The old breed walked beats, worked alone and came of age under tumultuous circumstances. When they were young, beginning their careers, law enforcement struggled to become a profession, to shrug off the deserved criticism of racism, favoritism, intolerance. Many had come home from war in the Sixties and early Seventies, only to be thrown onto battle lines at home with little training, rudimentary tactics and uneven support from society. Most of them were determined to serve, to give everything to they had.
There wasn't a lot of money in the job then, perhaps five or six hundred dollars a month. Free coffee, half-priced meals, the bottle at Christmas - gratuities - stretched the family budget. The practice was easily corrupted, and fell into disfavor among progressive organizations trying to weed out dishonesty. Today, the veterans fondly remember the generosity, decades removed from the tiny gift.
Some officers walked beats alone, communicating with their department through a system of call boxes, not radios. If the light on the call box was on, it meant that a citizen needed police service. The phone inside connected the cop to their headquarters. Paychecks, memos.... dropped off at the call box.
Police officers, then as now, learn their craft by watching and listening to the "jurassics," the men and women tempered by experience. The war stories, peppered with invective and profanity, don't just tell amusing, often self-deprecating tales. They are cautionary, instructive. Teaching moments, over coffee at work, or beers after. Sitting beside them, we learned from the old breed.
Years ago, two of us went to a house, to secure it while detectives (my friend among them) obtained a search warrant. The sole occupant, a middle-aged woman, waited impatiently with us, sipping from a glass of water. At least, it looked like water.
It was gin. As the evening wore on she lost her sense of humor about the delay (search warrants often take hours, even under ideal circumstances). Finally, the detectives arrived, court order in hand. Our cranky host focused on my friend, drew herself unsteadily to her feet and blurted, "I'm gonna kick your ass."
"Well," he chuckled. "I guess it's a good thing I brought it with me, huh?"
The woman laughed out loud. My friend's retort - non-confrontational, funny but uncompromising - proved the perfect way to break the tension. There is no text book, no verbal judo class, nothing but experience and well-honed people skills that teaches that kind of dexterity.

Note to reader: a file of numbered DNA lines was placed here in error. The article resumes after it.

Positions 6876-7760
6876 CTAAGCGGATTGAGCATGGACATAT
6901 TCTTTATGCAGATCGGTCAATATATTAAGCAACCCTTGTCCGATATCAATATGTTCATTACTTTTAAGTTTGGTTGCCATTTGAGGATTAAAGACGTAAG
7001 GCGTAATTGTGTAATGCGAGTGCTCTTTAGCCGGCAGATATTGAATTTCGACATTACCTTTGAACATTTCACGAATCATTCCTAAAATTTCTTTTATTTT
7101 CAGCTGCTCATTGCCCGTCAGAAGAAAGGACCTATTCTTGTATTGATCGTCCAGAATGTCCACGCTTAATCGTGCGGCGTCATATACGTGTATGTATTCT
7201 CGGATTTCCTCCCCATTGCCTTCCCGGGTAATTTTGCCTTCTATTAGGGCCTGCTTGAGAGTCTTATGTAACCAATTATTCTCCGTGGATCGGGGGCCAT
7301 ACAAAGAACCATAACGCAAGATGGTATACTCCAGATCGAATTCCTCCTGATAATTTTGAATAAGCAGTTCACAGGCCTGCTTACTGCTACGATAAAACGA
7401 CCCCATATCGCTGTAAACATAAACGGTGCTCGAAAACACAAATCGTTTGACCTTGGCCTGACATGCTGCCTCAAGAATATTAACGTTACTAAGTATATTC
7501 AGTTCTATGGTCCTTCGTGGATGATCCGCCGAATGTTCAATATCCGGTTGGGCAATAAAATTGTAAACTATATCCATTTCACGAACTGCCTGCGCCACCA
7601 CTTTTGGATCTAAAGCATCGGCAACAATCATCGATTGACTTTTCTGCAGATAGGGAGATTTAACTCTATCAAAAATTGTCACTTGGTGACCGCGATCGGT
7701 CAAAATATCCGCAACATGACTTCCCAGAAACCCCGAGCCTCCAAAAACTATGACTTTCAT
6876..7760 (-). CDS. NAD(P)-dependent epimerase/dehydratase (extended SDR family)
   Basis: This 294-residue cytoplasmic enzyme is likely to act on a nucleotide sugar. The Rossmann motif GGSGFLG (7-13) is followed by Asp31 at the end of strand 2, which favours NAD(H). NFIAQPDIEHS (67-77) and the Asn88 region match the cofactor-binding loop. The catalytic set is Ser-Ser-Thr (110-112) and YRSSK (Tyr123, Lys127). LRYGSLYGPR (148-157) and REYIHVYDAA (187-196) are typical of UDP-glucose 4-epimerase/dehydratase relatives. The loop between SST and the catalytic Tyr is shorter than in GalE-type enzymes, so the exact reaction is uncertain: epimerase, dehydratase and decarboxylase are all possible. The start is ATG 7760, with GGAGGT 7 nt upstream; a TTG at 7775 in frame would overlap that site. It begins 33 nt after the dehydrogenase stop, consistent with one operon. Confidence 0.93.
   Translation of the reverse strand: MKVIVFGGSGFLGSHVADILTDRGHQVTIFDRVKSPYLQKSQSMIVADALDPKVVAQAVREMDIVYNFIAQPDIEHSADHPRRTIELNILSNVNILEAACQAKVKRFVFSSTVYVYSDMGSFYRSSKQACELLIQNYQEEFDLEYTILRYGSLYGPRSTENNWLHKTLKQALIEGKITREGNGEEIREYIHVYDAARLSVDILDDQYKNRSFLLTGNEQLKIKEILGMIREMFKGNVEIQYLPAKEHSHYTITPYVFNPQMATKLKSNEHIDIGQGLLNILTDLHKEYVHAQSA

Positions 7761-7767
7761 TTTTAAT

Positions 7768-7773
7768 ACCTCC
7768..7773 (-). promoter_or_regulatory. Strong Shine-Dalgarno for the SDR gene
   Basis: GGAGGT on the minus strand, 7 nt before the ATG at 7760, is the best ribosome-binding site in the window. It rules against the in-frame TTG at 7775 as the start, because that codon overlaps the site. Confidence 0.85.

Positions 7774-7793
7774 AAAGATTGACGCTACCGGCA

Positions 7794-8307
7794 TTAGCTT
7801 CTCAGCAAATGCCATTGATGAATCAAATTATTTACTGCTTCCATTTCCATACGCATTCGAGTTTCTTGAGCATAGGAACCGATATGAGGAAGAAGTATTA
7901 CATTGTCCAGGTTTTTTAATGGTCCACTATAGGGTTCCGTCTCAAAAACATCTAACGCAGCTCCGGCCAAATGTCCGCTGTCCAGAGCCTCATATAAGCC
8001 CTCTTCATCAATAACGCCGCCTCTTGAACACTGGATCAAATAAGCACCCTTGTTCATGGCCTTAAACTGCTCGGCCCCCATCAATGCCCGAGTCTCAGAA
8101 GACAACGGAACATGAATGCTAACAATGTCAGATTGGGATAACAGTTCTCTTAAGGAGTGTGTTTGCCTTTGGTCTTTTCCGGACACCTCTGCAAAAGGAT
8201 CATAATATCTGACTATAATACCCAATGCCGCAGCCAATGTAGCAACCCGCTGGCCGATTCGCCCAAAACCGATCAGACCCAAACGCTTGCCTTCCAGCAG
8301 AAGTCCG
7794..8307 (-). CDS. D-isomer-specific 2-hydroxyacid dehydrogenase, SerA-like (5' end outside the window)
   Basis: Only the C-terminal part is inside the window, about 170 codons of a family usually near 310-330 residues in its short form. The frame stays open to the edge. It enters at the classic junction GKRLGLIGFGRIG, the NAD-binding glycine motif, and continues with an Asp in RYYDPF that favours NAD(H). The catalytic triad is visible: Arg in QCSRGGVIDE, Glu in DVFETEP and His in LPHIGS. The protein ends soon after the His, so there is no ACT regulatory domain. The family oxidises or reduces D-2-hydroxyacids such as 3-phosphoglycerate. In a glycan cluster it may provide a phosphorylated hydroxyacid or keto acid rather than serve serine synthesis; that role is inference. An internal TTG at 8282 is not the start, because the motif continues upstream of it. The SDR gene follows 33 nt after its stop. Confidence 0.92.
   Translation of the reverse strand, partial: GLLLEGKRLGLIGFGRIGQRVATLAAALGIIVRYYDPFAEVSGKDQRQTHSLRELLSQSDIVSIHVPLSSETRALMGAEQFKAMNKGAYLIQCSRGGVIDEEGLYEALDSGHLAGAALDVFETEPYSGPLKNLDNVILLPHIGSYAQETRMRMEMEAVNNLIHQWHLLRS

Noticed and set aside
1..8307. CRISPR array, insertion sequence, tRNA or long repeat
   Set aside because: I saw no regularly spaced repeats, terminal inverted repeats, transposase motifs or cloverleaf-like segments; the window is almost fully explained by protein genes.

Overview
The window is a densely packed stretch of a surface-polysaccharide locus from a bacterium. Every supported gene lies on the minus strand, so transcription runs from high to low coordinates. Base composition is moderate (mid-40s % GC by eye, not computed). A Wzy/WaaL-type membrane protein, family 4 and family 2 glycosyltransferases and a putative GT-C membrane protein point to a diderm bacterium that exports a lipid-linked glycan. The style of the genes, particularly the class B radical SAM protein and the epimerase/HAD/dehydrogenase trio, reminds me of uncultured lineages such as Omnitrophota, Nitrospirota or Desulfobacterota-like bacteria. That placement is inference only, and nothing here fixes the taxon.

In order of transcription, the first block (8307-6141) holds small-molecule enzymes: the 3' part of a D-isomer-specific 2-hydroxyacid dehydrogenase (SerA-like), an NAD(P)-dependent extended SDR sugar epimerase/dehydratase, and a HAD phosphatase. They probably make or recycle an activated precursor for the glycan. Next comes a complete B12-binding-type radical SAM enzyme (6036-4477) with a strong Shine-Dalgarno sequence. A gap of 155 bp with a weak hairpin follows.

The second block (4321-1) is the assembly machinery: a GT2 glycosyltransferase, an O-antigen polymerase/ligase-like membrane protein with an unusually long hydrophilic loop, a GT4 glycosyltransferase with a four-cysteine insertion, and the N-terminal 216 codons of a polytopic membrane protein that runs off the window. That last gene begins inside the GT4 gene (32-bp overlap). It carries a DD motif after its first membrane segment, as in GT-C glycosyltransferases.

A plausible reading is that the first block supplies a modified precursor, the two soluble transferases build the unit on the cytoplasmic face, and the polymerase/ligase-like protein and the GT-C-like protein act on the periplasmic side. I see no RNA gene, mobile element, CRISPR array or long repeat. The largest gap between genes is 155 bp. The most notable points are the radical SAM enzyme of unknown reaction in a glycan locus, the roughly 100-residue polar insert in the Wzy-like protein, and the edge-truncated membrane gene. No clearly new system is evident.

Legend has it that one of yesterday's retirees, a burly guy who cuts wood as a side job, had had enough of a local "character" known for goading officers mercilessly, protected by his constitutional right to be obnoxious. Pushed to the limit, the officer removed his badge and let his gunbelt fall. "All right, it's just us boys here. Let's go."
I can't imagine the apoplexy of a modern police administrator, hearing that an officer had done something similar. To say that such bravado is "frowned upon" is to stifle the life out of language. Yet.... There was no fight. No one was hurt. The fabric of society remained unsullied as a bully was put in his place.
It's a different environment, today. Urban police officers maintain incessant, unrelenting contact with their highly-computerized dispatch center. GPS vehicle locators tell dispatch - and wary supervisors - where everyone is, all of the time. Mobile data terminals in the cars, text messages on smart phones, iPads, multi-channel portable radios. Within seconds of a citizen's frantic call for help officers are alerted. All to the good - these enhancements save lives and enhance service.
Modern police executives talk consensus decision-making, three-sixty evaluations, bottom-up innovation, transparency. Consultants swarm overhead, offering (at a price) tools for everything from scheduling efficiency to avoiding being run over by a car. Constant, perpetual scrutiny keeps us honest, even though the best of us don't really need it.
The job itself hasn't changed at all. It's still people serving people, doing our best when they are at their worst. Solving problems, stopping the bad stuff...helping. The old breed knew that in their hearts, demonstrating through deeds that being called to serve is an honor, but serving in the company of your best friends is a blessing. That we accepted their lessons unevenly is our fault, not theirs.
One of the retiring officers, a tough, plain-spoken man, looked around and said, "The best thing has been the people who...." He couldn't finish the sentence.
I hope those of us who take their place as the old breed are worthy of their memory. Thank you for your service. Godspeed.
*With the Old Breed, Sledge, E. B., Presidio Press, 1981.